Fluorescence microscopy

Fluorescent-labelled cells and embryos were washed extensively and mounted individually in drops of PB1 +0·4% (w/v) BSA+ 0·02% (w/v) azide under oil in wells of a tissue-typing slide (Baird & Tatlock). A Zeiss epifluorescence microscope, incident source HBO 200 with excitation filter system 427902 and barrier filter system 427903, was used to examine cells for FITC labelling. Cells were scored blind. Kodak Tri-X 35 mm film was used for both bright-field and fluorescence photography. After scoring, the coverslips were floated off under oil, and the cells recovered and pooled in groups according to their pattern of fluorescent labelling, before being fixed for SEM.

Scanning electron microscopy

Intact embryos and dissociated blastomeres were fixed in 6% (v/v) glutaraldehyde (Sigma) in 0·1 M sodium cacodylate buffer at pH 7·4 for 60 min at 4°C. Embryos and cells were then washed thoroughly in 0·1 M sodium cacodylate buffer at pH 7-4, and zonae pellucidae removed by incubation in pronase. Coverslips were washed with ethanol, dried for 1 h, and treated with poly-L-lysine (Sigma, Type 1-B) (1 mg/ml in H2O) for 15 min (Mazia, Schatten & Sale, 1975). After removal of poly-L-lysine, the coverslips were washed with 0-1 M-sodium cacodylate buffer before embryos or blastomeres were transferred to them. Cells were allowed to attach overnight at 4°C before post-fixation in 1% (w/v) osmium tetroxide in 0-1 M sodium cacodylate buffer for 1 h at room temperature. After dehydration through a graded alcohol series, embryos were dried from 100% acetone via CO2 in a Polaron E3000 critical-point drying apparatus. Specimens were coated with a 40–50μm thick layer of gold in a Polaron E5000 Diode sputtering system, and examined in a Cambridge Stereo-scan 600 electron microscope. Between 30 and 50 intact embryos, and 30 and 100 single cells were examined in each experiment which was repeated at least twice.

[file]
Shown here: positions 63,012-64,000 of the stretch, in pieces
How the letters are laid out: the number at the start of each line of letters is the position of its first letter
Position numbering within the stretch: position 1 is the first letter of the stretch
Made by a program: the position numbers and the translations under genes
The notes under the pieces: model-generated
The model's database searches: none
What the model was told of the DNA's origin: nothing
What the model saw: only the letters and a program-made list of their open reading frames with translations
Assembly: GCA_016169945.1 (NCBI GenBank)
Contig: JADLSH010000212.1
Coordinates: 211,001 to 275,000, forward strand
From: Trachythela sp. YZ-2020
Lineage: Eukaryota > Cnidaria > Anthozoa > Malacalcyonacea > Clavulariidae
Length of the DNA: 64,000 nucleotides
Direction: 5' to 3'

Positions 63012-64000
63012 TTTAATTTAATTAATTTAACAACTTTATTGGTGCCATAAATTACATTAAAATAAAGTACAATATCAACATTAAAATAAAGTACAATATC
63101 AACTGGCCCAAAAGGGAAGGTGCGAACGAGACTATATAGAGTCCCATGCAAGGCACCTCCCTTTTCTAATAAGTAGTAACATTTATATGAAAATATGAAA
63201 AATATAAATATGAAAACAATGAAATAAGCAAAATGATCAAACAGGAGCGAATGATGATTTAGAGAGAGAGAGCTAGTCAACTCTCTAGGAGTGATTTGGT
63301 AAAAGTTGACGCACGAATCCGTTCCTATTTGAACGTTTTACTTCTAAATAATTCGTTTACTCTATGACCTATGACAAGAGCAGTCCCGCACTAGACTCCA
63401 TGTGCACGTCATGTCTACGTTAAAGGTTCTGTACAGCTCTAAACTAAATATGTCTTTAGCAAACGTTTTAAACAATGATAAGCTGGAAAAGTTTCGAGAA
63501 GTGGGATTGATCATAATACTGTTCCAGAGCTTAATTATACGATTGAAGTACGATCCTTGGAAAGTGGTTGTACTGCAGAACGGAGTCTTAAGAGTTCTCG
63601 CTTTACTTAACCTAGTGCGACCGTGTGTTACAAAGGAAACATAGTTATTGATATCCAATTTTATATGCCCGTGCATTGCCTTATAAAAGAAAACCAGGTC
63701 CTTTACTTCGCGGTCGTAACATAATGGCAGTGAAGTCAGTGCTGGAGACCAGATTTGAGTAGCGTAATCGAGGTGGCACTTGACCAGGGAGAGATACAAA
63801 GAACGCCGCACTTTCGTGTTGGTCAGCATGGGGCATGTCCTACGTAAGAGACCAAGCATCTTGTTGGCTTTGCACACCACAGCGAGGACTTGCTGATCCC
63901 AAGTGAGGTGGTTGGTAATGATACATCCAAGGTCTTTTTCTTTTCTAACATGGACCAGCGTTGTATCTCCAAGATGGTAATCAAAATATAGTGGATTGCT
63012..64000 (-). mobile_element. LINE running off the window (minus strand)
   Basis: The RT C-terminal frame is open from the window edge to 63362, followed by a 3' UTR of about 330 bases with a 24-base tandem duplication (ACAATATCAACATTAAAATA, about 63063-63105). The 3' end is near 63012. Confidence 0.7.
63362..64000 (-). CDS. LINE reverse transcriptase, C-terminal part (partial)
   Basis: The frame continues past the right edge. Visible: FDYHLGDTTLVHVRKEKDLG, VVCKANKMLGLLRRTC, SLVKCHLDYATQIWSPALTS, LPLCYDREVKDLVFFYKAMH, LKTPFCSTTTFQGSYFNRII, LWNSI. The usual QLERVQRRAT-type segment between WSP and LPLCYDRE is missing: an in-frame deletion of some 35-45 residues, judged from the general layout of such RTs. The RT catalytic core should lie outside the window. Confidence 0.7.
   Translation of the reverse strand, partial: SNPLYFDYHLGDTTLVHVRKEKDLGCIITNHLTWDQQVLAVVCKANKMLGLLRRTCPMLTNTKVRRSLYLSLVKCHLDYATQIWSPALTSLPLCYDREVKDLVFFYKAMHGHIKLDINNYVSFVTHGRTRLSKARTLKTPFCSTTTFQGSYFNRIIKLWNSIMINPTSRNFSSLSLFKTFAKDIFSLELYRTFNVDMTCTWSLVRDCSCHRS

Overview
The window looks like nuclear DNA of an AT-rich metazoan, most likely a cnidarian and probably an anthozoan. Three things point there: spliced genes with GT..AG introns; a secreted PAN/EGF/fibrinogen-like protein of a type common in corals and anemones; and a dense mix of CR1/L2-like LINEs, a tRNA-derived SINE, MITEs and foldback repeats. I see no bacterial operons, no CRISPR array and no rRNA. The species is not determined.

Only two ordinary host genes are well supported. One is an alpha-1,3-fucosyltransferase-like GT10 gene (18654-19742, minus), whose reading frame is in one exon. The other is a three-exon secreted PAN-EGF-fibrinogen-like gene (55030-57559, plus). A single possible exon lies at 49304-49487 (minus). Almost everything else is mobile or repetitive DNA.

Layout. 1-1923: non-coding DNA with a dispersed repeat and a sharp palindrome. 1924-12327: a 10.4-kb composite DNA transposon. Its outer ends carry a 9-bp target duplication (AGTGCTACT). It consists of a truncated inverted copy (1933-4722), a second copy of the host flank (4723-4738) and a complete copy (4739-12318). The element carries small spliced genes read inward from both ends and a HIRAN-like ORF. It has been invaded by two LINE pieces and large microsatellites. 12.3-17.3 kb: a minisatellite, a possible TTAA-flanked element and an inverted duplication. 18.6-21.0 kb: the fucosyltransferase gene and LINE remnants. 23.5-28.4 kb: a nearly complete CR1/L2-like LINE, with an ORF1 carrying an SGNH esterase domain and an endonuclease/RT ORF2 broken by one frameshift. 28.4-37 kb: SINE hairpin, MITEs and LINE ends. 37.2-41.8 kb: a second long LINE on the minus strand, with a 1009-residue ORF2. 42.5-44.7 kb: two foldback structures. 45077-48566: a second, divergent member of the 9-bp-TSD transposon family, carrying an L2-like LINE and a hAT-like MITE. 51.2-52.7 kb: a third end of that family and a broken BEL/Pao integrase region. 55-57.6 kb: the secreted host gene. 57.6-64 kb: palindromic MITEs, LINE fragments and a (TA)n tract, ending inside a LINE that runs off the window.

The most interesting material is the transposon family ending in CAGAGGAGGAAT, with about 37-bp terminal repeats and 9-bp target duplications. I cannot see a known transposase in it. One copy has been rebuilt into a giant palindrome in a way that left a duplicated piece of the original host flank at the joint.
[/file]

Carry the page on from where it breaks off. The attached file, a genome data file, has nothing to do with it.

Intact embryos were always fixed before removal of zonae pellucidae as living embryos took approximately 2 h to recover their compacted appearance after acid Tyrode’s or pronase treatment. The microvillous topography of embryos did not appear to vary with zona removal by acid Tyrode’s or pronase before fixation, or with pronase after fixation.

4-cell embryo

Both the intact 4-cell embryo (Fig. 1a) and its dissociated cells (Fig. 1b) labelled uniformly with FITC-Con A. In the SEM, blastomeres showed a uniform distribution of microvilli over their entire surface.

Fig. 1

(a) An intact 4-cell embryo and (b) an isolated 1/4 cell both show a uniform surface binding of fluorescent ligand and a uniform distribution of micro-villi. Each figure includes a fluorescence micrograph with a bright-field comparison and a SEM micrograph. Bar = 10 μm for SEM. Bright-field and fluorescence micrographs × 300 for intact embryos; × 400 for single cells.

Fig. 1

(a) An intact 4-cell embryo and (b) an isolated 1/4 cell both show a uniform surface binding of fluorescent ligand and a uniform distribution of micro-villi. Each figure includes a fluorescence micrograph with a bright-field comparison and a SEM micrograph. Bar = 10 μm for SEM. Bright-field and fluorescence micrographs × 300 for intact embryos; × 400 for single cells.

8-cell embryo

Newly formed intact 8-cell embryos which had not yet compacted (Fig. 2a) and the dissociated blastomeres derived from them (Fig. 2b) were labelled uniformly with FITC-Con A, and were shown by SEM to have a uniform population of microvilli over the entire cell surface similar in density to those of the 4-cell embryo. Compacted 8-cell embryos (Fig. 3) appeared heavily microvillous but with tracts of smoother membrane defining the areas of cell contact, and surrounding the microvillous pole of each cell. Decompaction (Fig. 4) or disaggregation (Fig. 5) in calcium-free medium showed that these embryos were comprised of individual cells with polarized fluorescent-ligand binding, and a restricted microvillous distribution which appeared to be directed towards the normally external surface of the embryo.